By Ernie Palladino
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Jerry Reese did the math a long time ago.
Twenty-seven free agents of all types and a 7-9 record just doesn’t add up. Obviously, the 7-9 is the constant in this equation. It’s history. Nobody can change it.
So Reese goes to the other side of the formula to try to find the thing he can change. Being such a jagged number, especially when placed alongside that ugly won-loss total, that 27 becomes awfully enticing to fiddle around with. Subtract more than a few of those bodies, add a few quality replacements, and perhaps the other side of that plus sign grows more appealing next season.
That’s the attitude Reese will use when free agency opens Tuesday. As he heads into Saturday, the date teams are allowed to begin negotiating with their own free agents exclusively, only a handful of the 27’s agents will actually get through Reese’s door to hear a potential deal. The rest? Off to the blue skies of the open market.
Justin Tuck will be invited into Reese’s inner sanctum, as will linebacker Jon Beason. So should running back Andre Brown.
But Hakeem Nicks’ agent may not even get a hearing; not after a sub-1,000-yard season with nary a touchdown catch. He’ll be looking for huge money despite the down year and injury problems, and that’s the last thing a team planning a major facelift wants to entertain.
These are the things the bad math of losing brings. Tuck, an aging gridiron warrior in the truest sense of the word, will probably get a lowball figure more indicative of his future contributions than reward for all the many positive things he’s done for the franchise, and may well pull up stakes and head elsewhere. Again, it’s what happens when stars lose their luster amid horrible seasons.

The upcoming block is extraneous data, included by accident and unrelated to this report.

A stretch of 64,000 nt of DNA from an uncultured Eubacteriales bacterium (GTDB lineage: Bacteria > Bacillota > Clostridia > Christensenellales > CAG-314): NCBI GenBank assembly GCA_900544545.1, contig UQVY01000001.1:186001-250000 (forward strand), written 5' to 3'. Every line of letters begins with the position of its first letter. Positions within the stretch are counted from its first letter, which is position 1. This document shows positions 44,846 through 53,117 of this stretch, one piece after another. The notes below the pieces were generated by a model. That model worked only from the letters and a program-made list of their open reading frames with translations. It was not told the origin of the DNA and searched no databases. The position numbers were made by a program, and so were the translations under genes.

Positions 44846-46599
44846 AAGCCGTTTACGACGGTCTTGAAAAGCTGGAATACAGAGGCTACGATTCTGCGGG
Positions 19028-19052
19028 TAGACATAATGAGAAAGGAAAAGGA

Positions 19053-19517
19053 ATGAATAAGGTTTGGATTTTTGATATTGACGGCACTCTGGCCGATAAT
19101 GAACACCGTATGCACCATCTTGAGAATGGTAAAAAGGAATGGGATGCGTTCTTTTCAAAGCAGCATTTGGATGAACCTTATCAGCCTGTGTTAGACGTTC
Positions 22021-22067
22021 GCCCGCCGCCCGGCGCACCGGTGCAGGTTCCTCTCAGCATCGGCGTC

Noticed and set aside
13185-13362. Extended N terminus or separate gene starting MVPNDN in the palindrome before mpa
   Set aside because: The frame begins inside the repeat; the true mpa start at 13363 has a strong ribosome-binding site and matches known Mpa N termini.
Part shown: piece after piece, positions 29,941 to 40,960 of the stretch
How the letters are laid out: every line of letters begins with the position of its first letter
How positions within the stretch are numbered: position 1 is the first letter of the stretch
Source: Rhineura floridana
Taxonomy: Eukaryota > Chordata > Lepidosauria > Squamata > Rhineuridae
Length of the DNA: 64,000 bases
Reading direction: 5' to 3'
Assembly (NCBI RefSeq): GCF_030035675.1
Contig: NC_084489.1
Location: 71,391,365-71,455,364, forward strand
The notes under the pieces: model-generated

Beason, a godsend in the middle, won’t be walking away with a Brinks truck of money, either. The Giants would love to have both back, but at their price. With $19 million of salary cap space, it’s unlikely either Tuck or Beason will command huge numbers. Not when so much refurbishment stands at hand. And certainly not when the Giants have designs on some outside help like Ravens linebacker Jameel McClain, who was set to visit the Meadowlands Thursday.
At 28, McClain is young enough to fit the Giants’ needs. And the fact that the Ravens turned him into a cost-cutting casualty only bolsters his value. Not that Reese is going to break the bank on him, either, but the versatile McClain could be worth investing a sizeable chunk of that $19 million cap cushion if he fits Tom Coughlin’s and Perry Fewell’s vision of a newer, faster, hungrier linebacking corps.
Only one thing is certain come Tuesday — the Giants will say farewell to many people, and they won’t think twice about it. As noted before, bad math adds up to a lot of pink slips, even if it means a pile of green paper at the other end for the dearly departed. That is not part of the Giants’ equation.
Reese will be looking for a lot of hellos. Even though he’ll probably retain Brown, he’ll go looking for a backfield complement who can pass-block. Houston’s Ben Tate could be a target, and so could former Giant Ahmad Bradshaw. Hey, why not? They brought back Brandon Jacobs after a year in San Francisco. If Bradshaw can prove his wheels will hold up, Reese might just take a chance on him. Certainly, Green Bay’s James Starks proved exciting at times, and more than capable over the long run.
Wide receivers, something the Giants need if only to keep Victor Cruz from dying of loneliness, will also be floating in and out of the Quest Diagnostic Center.
Cornerback, offensive line, just about everything except quarterback will be open to speculation.
What isn’t speculative is that many of those 27 will have to take their leave. Losers tend to have a lot of dead weight attached to them, and Reese will be shedding himself of several tons over the next month.
It’s all part of rebuilding a loser. Say goodbye to the old, hello to the new. If he does it right, Reese will have a balanced equation when it’s all over.
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